To begin with this exercise, we were asked to read 3 articles to help us understand various views on appropriation art.
We were then asked to look at the work of some of the artists mentioned and describe our responses to their way of working.
My responses on appropriation art
Within my Understanding Visual Culture module, I first became aware of the concept of appropriation art. My initial thoughts were that it was wrong and that by using the work of others in any way, shape or form was considered plagiarism. However, as I delved further into it, I found that some of this appropriation art is very good and is necessary for the natural progression of art. In some instances, when an artist has appropriated someone’s work, either discreetly or indiscreetly, they have taken the opportunity to put their own spin on it and make it their own. the perfect examples of this are works by Banksy, Jane Perkins and Jocelyne Grivaud all of these artists have taken well known work and taken it a stage further to create something new.
The work of artists such as Andy Warhol, Damian Hirst and Jeff Koons is interesting as they use everyday objects to create their art. I think that their ideas are very clever and help to make them stand out. From their work, other artists have taken this idea and created art in a very similar vein. However this begs the question, if someone copies an idea but makes all their own work are they copying, using the work as inspiration or appropriating it?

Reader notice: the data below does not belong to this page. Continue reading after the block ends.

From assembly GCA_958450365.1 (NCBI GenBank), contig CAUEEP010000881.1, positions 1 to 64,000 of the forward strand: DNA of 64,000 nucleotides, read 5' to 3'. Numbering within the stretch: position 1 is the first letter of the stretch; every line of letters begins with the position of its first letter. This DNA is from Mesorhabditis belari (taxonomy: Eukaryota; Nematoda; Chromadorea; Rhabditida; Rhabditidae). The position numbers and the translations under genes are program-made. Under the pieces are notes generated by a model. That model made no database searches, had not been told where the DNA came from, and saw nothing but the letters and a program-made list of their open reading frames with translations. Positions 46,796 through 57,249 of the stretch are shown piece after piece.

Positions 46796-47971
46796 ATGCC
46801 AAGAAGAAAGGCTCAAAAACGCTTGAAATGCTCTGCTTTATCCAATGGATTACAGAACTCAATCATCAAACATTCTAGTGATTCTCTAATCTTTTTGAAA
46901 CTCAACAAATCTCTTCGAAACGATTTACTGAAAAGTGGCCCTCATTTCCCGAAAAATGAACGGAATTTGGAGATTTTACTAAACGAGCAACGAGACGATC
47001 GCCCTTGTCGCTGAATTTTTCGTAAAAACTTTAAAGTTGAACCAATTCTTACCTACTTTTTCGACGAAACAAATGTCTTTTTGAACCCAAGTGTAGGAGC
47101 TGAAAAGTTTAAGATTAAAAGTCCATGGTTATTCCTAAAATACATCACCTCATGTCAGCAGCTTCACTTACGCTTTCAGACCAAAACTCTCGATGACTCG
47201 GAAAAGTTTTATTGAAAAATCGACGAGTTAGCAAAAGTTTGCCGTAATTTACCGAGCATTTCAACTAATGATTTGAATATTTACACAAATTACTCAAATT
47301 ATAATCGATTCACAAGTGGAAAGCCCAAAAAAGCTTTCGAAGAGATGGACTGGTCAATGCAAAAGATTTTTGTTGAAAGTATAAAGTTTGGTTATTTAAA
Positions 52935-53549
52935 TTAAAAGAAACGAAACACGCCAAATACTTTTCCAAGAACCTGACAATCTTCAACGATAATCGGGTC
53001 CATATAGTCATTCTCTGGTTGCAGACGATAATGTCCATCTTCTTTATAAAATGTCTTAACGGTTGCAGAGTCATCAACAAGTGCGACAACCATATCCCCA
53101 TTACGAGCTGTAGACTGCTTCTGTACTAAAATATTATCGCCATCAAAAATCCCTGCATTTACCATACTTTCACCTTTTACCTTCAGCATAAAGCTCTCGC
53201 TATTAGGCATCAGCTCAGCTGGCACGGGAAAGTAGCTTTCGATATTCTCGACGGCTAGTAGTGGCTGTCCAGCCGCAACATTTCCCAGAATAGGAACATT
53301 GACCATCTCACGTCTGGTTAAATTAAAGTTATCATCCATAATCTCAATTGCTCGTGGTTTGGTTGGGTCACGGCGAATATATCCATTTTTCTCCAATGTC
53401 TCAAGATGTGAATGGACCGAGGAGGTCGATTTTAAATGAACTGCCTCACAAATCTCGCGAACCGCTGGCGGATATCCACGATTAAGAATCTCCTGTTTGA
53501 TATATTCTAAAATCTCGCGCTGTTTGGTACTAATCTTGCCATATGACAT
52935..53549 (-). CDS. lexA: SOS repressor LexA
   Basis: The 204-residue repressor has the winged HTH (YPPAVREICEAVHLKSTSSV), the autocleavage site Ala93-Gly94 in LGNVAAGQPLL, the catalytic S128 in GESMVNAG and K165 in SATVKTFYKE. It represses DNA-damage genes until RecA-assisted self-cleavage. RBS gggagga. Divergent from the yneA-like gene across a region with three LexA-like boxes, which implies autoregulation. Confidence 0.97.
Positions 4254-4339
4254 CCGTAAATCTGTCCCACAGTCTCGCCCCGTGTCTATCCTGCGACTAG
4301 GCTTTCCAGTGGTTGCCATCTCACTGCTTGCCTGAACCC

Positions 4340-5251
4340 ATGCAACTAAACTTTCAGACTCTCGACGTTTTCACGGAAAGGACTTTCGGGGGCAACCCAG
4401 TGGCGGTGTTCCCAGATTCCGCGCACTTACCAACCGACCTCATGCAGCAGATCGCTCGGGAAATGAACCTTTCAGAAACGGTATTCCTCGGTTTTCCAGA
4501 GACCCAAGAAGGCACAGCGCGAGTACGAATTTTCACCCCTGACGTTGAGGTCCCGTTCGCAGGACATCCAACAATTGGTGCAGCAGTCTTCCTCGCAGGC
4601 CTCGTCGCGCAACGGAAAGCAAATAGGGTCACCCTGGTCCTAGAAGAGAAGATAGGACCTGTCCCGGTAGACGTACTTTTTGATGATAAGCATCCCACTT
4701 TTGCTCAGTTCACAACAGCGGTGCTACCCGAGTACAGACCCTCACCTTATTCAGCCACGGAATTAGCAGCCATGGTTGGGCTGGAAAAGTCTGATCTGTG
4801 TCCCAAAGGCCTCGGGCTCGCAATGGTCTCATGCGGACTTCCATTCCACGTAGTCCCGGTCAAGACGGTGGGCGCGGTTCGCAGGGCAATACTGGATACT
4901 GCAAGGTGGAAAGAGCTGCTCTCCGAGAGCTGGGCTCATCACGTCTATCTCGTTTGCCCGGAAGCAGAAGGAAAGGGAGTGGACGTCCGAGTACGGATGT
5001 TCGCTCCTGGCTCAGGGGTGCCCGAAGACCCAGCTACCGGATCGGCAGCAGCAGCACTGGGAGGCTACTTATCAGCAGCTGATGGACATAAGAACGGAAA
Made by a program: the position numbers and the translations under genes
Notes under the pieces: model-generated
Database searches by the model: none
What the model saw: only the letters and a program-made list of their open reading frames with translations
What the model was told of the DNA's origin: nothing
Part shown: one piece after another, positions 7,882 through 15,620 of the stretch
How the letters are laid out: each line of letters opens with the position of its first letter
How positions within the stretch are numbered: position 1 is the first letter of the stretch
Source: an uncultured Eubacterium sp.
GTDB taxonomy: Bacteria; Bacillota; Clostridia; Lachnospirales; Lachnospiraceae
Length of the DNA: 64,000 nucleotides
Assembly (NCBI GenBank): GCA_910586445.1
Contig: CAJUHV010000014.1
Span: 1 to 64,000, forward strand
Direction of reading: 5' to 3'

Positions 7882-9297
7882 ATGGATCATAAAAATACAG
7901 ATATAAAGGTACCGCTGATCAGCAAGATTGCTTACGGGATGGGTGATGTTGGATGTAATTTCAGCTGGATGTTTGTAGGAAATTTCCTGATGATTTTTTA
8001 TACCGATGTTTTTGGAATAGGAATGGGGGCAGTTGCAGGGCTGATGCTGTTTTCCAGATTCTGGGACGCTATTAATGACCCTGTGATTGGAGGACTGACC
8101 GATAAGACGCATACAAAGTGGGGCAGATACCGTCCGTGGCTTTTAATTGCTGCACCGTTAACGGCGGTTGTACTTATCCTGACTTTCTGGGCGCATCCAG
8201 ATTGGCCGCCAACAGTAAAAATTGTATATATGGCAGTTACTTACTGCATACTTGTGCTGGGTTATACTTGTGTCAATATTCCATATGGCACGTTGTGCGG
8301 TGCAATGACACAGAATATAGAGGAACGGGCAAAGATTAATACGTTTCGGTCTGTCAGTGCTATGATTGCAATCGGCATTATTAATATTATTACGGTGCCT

I have differing views on the works of Sherrie Levine, Richard Prince and Michael Wolf who have appropriated the work of others but chosen to do very little, if anything, to make them different from the original. Although Wolf had an “honourable mention” in the 2011 World Press Photo Awards, I struggle to see how his work is considered art as he has merely cropped surveying images created by Google Street View.
I, myself, have dabbled with appropriation. Firstly, by using an image created by my husband’s company, Cloudbase Images, and merging it with a map.
The second time was while completing a workshop at the local gallery in which I created butterflies from panoramas of buildings as the photographer, Chris Oldham, created. Although, I created the piece using his idea, I used my own photos and to take it a step further, I made them into 3 dimensional butterflies.
In conclusion, I think that appropriation is appropriate but only when it contributes to an artist evolution of the original.
In the second part of the exercise, we were asked to look ahead to the second assignment and start to think about what journey we would like to document. Using maps, we can then chart the journey and think about good and bad points of each journey
As I am writing this, I am still undecided on which journey I would like to document. I will update as I begin this part of the exercise